Sentence Reductions/Retroactive Guidelines Amendments – It was an abuse of discretion for the district court, in considering a motion for a sentence reduction under 18 USC 3582(c)(2), to erroneously conclude it could not consider “intervening developments” to the mandatory minimum sentencing laws the defendant was previously sentenced under.
Jose Lizarraras-Chacon filed a motion for a sentence reduction under 18 USC 3582(c)(2) based on an amendment to the Guidelines that retroactively reduced his guidelines range. Before the district court, Lizarras-Chacon and the Government agreed that the amendment applied to the defendant’s sentence and that the First Step Act of 2018 had amended the mandatory minimum sentences applicable to his charges. The district court denied the motion and opined that the court could not consider the changes to the mandatory minimum under the First Step Act in its analysis under 3553(a).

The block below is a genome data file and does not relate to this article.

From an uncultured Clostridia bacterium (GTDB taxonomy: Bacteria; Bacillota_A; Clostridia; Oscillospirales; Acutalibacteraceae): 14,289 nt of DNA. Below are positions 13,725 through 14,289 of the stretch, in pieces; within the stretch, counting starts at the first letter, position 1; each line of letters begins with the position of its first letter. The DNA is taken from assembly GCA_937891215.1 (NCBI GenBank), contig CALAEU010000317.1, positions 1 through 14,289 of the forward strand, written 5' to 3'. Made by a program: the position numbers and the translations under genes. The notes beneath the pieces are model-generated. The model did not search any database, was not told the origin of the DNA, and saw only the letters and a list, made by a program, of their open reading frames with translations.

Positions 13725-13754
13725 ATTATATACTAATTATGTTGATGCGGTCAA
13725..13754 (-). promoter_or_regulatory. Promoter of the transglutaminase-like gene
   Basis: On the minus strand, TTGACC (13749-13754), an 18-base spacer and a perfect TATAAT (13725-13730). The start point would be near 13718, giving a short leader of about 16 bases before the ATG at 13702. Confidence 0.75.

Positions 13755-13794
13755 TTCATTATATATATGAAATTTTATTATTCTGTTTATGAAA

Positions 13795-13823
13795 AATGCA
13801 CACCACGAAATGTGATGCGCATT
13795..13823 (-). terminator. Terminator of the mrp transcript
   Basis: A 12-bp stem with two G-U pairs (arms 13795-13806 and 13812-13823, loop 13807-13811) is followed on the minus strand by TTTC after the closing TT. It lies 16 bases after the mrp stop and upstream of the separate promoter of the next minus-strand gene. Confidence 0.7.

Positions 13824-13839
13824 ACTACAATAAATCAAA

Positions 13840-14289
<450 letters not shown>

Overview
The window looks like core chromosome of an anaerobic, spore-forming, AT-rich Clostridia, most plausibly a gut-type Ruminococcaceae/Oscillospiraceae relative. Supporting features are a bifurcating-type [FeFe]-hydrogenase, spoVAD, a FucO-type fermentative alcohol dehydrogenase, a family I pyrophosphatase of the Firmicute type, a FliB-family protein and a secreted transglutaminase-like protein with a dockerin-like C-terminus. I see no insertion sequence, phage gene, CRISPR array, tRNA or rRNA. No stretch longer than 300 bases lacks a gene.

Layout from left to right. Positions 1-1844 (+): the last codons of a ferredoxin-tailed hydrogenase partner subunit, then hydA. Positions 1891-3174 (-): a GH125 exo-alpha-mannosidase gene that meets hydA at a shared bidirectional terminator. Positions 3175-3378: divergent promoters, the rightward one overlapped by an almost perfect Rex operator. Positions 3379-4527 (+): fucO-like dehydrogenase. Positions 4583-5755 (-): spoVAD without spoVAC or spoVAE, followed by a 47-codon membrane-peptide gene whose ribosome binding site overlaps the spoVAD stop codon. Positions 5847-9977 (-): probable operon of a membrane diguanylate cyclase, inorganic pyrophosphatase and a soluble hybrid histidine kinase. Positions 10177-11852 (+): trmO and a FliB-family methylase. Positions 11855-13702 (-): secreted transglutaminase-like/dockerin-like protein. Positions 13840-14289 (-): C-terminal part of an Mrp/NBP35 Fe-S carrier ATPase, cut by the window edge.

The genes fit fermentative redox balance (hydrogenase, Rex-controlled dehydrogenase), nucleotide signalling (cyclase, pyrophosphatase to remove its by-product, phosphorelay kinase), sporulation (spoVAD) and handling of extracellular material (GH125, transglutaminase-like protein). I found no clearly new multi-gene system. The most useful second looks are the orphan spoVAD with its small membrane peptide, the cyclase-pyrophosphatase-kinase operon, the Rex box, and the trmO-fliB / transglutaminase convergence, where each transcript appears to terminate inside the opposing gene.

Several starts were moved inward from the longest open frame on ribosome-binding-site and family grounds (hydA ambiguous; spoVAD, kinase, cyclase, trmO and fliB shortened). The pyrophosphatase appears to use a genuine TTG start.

On appeal, the Ninth Circuit held that the district court abused its discretion when it “erroneously concluded that it could not consider intervening developments affecting the mandatory minimum in its 3553(a) factor analysis.” The Court explained that “legislative and judicial developments affecting mandatory statutory minimums are relevant considerations to the 18 USC 3553(a) factors at step two of a motion for reduction of sentence under 18 USC 3582(c)(2).”
On appeal from the District of Oregon
Opinion by Pregerson, joined by Hawkins and McKeown
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